As you know I’ve committed myself this summer to visit Europe! So one of the countries I definitely want to visit is the Balkan Country of Croatia. I’ve alsked for a post about this to try and inspire me to visit certain places in Croatia and this came up..


Far from the coast’s hustle and bustle, sand and sea, inland Croatia has its own magical appeal. While most tourists stick to the Dalmatian islands and the country’s coastal cities and towns, inland Croatia has untapped potential and is a lovely and often serene area to explore. With its contrasting landscapes—from idyllic hilly environments, national parks and ancient woodlands to rivers, UNESCO World Heritage sites and vineyards—central Croatia is an ideal destination for your next Croatian getaway. Here’s where to start:


Plitvice Lakes National Park

The oldest national park in Southeast Europe, Plitvice Lakes National Park is a 73,350-acre nature reserve in the mountainous central region of the country. Located near the border of Bosnia and Herzegovina, the Park was founded in 1949 when the area was still part of Yugoslavia, and was named a UNESCO World Heritage site in 1979.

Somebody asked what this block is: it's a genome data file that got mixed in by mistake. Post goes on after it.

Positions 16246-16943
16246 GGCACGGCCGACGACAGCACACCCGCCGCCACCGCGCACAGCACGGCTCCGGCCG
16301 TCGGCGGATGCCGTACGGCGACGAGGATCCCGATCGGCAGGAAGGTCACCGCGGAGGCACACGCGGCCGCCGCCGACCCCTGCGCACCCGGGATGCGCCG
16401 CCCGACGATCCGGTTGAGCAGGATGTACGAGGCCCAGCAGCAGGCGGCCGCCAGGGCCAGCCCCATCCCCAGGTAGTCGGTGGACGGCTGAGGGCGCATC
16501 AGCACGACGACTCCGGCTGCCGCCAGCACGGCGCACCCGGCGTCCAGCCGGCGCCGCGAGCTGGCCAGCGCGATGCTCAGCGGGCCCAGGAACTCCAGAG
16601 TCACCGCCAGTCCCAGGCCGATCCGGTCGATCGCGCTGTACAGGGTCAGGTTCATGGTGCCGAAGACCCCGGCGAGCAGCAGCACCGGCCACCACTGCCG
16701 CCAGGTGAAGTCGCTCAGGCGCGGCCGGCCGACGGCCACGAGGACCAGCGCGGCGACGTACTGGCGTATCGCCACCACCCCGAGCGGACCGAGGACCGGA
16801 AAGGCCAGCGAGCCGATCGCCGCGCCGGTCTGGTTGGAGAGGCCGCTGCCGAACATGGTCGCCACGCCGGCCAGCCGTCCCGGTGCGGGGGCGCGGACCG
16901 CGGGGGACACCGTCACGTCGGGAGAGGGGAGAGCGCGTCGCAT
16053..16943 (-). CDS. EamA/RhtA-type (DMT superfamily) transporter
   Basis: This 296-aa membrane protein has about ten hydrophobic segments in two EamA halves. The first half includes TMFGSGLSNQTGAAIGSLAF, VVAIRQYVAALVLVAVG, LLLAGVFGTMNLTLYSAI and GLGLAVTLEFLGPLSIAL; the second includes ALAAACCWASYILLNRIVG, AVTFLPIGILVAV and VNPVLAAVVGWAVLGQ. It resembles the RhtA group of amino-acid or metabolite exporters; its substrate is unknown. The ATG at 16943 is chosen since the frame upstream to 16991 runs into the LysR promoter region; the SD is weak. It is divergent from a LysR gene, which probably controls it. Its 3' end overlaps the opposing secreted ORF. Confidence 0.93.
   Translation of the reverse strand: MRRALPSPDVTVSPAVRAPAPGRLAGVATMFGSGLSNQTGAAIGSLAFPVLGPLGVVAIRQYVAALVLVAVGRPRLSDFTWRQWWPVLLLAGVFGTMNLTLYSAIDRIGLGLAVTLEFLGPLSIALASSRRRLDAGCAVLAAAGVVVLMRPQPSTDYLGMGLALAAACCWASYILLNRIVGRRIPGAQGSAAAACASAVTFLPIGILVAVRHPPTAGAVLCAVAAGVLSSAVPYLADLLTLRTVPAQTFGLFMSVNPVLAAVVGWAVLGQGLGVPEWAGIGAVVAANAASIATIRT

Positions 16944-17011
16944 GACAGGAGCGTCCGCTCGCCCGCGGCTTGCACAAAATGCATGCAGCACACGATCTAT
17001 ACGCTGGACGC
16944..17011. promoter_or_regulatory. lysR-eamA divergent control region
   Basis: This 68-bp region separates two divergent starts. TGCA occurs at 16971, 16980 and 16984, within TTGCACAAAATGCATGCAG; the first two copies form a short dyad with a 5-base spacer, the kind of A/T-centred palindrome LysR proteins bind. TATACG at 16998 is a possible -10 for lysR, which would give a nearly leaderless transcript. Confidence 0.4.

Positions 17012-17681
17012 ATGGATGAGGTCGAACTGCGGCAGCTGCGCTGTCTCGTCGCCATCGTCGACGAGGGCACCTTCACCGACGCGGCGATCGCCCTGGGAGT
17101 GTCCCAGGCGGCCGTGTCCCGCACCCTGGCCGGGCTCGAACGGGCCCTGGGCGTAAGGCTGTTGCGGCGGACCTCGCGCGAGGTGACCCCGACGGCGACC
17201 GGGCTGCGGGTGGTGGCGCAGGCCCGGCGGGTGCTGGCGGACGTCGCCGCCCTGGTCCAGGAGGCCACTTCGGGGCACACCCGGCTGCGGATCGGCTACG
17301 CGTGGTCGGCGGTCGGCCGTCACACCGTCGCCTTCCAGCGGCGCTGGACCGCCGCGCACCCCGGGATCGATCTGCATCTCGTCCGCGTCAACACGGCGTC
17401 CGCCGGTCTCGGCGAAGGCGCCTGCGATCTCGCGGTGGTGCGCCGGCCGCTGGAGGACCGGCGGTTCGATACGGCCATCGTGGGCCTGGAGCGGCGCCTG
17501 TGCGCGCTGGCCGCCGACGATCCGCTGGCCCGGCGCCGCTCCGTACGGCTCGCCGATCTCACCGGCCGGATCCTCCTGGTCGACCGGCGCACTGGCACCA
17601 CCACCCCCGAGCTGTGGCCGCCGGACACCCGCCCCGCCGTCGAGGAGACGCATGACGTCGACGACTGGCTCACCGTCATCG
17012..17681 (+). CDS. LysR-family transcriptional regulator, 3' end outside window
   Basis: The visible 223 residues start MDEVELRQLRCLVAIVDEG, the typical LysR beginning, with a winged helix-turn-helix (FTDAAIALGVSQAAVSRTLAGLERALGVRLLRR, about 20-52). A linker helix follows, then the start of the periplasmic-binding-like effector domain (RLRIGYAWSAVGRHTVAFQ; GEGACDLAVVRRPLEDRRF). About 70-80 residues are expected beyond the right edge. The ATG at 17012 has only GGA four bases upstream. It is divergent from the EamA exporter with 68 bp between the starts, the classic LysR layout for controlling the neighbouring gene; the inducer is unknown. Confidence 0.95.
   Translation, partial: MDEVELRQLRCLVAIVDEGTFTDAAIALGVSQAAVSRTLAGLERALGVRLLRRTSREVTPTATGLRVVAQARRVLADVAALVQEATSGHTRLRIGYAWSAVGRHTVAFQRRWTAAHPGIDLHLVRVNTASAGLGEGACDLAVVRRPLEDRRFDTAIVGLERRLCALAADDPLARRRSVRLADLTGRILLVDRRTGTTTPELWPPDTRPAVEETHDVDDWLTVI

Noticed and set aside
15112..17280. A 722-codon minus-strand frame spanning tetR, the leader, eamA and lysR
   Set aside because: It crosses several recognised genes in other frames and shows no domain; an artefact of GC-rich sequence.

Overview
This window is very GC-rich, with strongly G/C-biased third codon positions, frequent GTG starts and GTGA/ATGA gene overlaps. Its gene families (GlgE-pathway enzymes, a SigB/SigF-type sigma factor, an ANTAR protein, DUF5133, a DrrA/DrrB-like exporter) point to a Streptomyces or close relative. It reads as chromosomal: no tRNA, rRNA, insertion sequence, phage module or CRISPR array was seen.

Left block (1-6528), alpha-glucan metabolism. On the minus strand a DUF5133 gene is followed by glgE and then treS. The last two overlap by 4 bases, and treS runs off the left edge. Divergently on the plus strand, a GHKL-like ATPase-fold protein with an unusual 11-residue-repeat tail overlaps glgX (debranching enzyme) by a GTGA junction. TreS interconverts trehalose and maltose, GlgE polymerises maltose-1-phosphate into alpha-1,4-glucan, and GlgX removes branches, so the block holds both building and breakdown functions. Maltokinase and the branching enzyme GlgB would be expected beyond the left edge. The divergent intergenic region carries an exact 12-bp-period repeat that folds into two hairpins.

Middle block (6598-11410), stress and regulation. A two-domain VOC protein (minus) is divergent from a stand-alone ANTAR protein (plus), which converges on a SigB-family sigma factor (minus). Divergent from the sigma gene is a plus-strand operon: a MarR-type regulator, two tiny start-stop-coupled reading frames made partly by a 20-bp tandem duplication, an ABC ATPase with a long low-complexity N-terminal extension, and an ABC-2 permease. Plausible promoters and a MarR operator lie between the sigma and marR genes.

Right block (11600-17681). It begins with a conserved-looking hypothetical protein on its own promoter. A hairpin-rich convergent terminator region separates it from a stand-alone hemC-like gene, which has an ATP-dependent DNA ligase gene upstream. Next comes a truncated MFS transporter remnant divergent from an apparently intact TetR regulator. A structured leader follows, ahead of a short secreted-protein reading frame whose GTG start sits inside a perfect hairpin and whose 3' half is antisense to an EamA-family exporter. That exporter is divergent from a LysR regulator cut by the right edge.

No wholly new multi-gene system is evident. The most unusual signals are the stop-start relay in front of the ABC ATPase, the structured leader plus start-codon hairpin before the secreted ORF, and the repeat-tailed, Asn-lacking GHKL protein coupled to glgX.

The park’s various waterfalls, 16 interlinked lakes, varied trails and wooden walkways are worth exploring for hours on end. Formed by natural dams of travertine, the lakes are renowned for their distinctive colours that continuously change from bright turquoise to bold green, blue and grey, depending on the minerals and organisms in the water. The surrounding forests of beech and fir trees are also worth exploring and are home to numerous animals including brown bears, wolves and over a hundred species of birds.



A driving tour between the various towns of Istria is a lovely way to see the area and spend a day touring around. Grožnjan and Motovun are two well-known towns, but don’t forego lesser-known gems such as Buzet, Draguac, Hum and Boljun.


A picturesque hilltop town in the province of Istria, Motovun is an old medieval town with breathtaking views over the valley and onto the tiled roofs below. It’s known for its food and wine so plan a stop for lunch before moving on. Grožnjan, on the other hand, is known as the city of artists where many of the picturesque old stone buildings have been converted into art galleries, ceramics shops and boutiques selling handmade jewellery and gifts.



Located in one of the most celebrated wine-growing regions, Ilok is Croatia’s easternmost town overlooking the Danube River and home to an 18th-Century Franciscan monastery, a 13th-Century castle and a rare cellar that produces a variety of world-class wines. Wine production has a long history in the area beginning nearly 2,000 years ago and a tour of the old wine cellar is a must for even the most beginner of oenophiles.

The region also has several Baroque towns including Varaždin, northeast of Zagreb, and Osijek, a former fortress town in eastern Slavonia worth exploring.


I’m pretty convinced to leave the coastline and head inland!

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